Fred Rogers Historical Marker/Mr. Fred Rogers Statue/James Hillis Rogers Park
Born and raised in Latrobe, Mister Rogers was the creator, composer, host, and puppeteer of the award winning TV program Mister Rogers Neighborhood; a program that emphasized kindness, compassion, and learning. Located on the corner of Jefferson and Main Street in James Hillis Rogers Memorial Park, sits the Fred Rogers historical marker and statue to honor his many accomplishments and contributions to the Latrobe community and the nation as a whole.
Backstory and Context
Born and raised in Latrobe, Fred McFeely Rogers was the creator, composer, host, and puppeteer of the award winning TV program Mister Rogers Neighborhood (1968-2001). The program, produced at WQED in Pittsburgh, emphasized kindness, compassion, and learning. An ordained minister, Fred Rogers received the Presidential Medal of Freedom for his outstanding approach to children's media and his legacy of nurturing and inspiring generations of children. (Pennsylvania Historical and Museum Commission 2016)
In memory of Fred's father, James Hillis Rogers, sits a beautiful park located on the corner of Jefferson and 200 Main Street in the heart of downtown Latrobe. James Hillis Rogers and his wife Nancy McFeely Rogers were known nationwide for being the parents of TV program creator, Fred Rogers, however in their hometown community of Latrobe they were often recognized for being major contributors to many community projects. Because of their work as community advocates, the Chapel at Latrobe Area Hospital, Rogers-McFeely Memorial Swimming Pool and the James Hillis Rogers Memorial Park were added to the city of Latrobe.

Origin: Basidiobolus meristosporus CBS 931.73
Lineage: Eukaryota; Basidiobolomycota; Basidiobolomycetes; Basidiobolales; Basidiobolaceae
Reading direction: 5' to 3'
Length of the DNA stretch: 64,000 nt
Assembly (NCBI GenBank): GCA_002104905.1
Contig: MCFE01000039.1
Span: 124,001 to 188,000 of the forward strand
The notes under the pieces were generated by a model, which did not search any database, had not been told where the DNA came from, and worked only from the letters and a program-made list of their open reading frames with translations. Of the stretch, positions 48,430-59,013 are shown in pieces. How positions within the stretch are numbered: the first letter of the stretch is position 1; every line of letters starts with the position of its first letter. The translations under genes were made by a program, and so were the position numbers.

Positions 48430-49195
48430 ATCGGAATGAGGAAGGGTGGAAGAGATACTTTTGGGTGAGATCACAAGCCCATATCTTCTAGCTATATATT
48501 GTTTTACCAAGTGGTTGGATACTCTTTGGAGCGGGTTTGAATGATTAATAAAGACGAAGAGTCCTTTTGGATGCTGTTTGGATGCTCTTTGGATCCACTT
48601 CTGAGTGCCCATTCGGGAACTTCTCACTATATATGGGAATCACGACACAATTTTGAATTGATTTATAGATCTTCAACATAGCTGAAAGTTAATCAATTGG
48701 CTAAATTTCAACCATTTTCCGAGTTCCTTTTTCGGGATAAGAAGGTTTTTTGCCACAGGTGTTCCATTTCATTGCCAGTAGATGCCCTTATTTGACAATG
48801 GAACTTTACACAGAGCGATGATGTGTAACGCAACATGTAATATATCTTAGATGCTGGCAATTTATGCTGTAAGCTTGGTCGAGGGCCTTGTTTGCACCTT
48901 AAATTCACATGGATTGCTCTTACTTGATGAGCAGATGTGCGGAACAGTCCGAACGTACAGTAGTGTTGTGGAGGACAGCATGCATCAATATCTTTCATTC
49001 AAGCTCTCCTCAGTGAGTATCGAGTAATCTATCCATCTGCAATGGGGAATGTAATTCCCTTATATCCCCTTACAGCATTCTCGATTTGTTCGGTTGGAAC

In the James Hillis Rogers Memorial Park sits the Fred Rogers historical marker as well as the life size bronze statue of Mister Rogers. The statue was created by sculptor and artist Jon Hair from Petersburg, Florida. Rogers is sculpted smiling, seated on a bench wearing his iconic cardigan sweater and sneakers.
"Sculptor Jon Hair of St. Petersburg, Fla., said he used countless photos in deciding how to create the 300-pound work of art that took more than six months to make.
“I wanted him on the bench, so that you want to sit by him. From the street, it looks like you want to sit with him,” Hair said as he watched parents and children have pictures taken with the statue."
Hair's final product weighs about 300 pounds and took over 6 months to complete.
Comm, Joseph A. Legendary Locals of Latrobe. Arcadia Publishing, 2015.
Napsha, Joe. "Fred Rogers statue unveiled in Latrobe." Trib Live (December 3, 2016).
Pennsylvania Historical and Museum Commission 2016